Automated journalism describes the current stage in this evolution, in which intelligent algorithms are employed throughout the whole process of the journalistic endeavor, from information retrieval and the search for hidden insights through the automatic conversion of data into news stories.

In 2002, Google developed an AI editor for its Google News Service. The algorithm can crawl through thousands of news websites without human intervention and automatically select a lead story to be displayed on the home page with relevant links. 

More interestingly, in 2007, a research team from the University of Tokyo created a 3D humanized robot journalist that can mingle in a crowd of people, conduct interviews, take pictures and then compose a story. The robot could explore the real world and send the information to a “news classifier” who calculated a “news score” based on the information’s “scarcity” and “relevance.” If the score was sufficiently high, the “article generator” would produce an article. Its appearance makes robot journalism more vivid and more capable of replacing human reporters.

Automated journalism was first applied in sports news, then financial news, and then quickly applied in various fields of news reports. The Associated Press publishes thousands of AI-written stories every quarter, and the New York Times has had a clear and straightforward response to the shift in journalism: “Hire more engineers.” 

At the same time, drone journalism is also making its way onto the stage, with the establishment of the Professional Society of Drone Journalists in 2011.

Compared with human journalists and editors, AI journalism has great advantages in efficiency, data processing, long-hours of operation and no spatial restraints. In fact, AI agents, AI editors, and AI article generators are increasingly assuming roles that have been traditionally associated with human journalists and editors. No wonder that news organizations are recruiting more data engineers and new media operators, instead of talent who have studied journalism in traditional liberal arts schools, which leads pessimists to believe that traditional journalists will be replaced by AI altogether someday.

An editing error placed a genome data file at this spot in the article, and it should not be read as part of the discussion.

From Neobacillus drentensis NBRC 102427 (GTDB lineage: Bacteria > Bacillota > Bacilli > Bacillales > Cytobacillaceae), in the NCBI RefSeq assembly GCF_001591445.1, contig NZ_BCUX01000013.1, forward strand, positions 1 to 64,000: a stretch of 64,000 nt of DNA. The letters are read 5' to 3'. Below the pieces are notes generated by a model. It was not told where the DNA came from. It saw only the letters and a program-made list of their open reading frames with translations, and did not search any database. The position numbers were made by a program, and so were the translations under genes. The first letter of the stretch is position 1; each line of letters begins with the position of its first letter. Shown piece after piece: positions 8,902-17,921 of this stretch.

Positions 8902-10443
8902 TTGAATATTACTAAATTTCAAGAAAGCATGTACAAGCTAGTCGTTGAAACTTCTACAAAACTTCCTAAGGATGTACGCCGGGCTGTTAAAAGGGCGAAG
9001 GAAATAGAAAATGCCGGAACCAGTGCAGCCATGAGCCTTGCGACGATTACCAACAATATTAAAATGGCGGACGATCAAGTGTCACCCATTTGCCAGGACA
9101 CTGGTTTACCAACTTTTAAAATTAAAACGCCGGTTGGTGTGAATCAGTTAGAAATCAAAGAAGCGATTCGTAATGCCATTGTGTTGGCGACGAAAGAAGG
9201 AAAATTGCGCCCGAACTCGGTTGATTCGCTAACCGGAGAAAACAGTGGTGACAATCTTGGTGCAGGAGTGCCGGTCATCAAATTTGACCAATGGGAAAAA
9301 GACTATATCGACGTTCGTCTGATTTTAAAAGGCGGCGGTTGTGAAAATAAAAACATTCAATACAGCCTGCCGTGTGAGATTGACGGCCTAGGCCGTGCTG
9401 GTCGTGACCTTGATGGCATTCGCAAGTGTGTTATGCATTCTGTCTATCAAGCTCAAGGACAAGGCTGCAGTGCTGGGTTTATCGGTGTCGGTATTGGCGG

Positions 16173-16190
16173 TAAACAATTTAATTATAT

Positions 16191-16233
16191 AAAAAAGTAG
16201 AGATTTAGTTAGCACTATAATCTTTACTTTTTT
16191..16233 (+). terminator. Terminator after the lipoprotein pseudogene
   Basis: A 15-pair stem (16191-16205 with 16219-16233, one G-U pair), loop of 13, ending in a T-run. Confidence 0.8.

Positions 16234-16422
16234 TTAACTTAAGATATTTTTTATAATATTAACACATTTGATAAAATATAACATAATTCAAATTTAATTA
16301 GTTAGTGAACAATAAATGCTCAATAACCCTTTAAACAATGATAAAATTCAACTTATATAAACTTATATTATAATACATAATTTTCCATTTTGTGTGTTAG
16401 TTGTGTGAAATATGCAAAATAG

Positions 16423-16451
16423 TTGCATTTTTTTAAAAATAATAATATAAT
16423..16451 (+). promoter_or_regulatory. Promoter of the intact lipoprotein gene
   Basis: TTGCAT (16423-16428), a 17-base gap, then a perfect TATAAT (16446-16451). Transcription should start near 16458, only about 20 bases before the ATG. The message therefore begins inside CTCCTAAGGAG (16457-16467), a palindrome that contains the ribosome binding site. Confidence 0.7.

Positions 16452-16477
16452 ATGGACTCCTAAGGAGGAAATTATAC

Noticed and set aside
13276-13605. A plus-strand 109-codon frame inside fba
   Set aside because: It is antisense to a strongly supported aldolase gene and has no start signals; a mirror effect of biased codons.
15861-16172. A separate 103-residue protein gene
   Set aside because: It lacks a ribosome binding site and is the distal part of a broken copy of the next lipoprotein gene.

Limitations of AI journalism

With the large-scale application of AI technology, the problems and limitations of automated journalism begin to surface. In particular, biased and non-transparent algorithms have drawn wide criticism. People have come to realize that professional journalists must act as the guardians of intelligent algorithms in order for the algorithms to work well.

The limitations of automated journalism are mainly reflected in four aspects. One is the lack of empathy, an essential ingredient in reporting stories in newspapers. AI reporters lack the ability to comprehend complex human emotions, so it is difficult for them write news pieces that relate to readers. 

Second, in-depth and investigative reporting requires reporters to delve into complex social realities and uncover the story behind the scenes, an area in which AI have difficulty proactively blending into society and engaging with different parities.

Third, AI is superior in rationally tackling ordered and complex problems, but limited in irrational thinking such as intuition and association, which are the gist of creativity. In other words, algorithms can be highly intelligent, but they cannot exceed the ceiling set by their programmers and therefore cannot be expected to produce creative stories they have never seen before.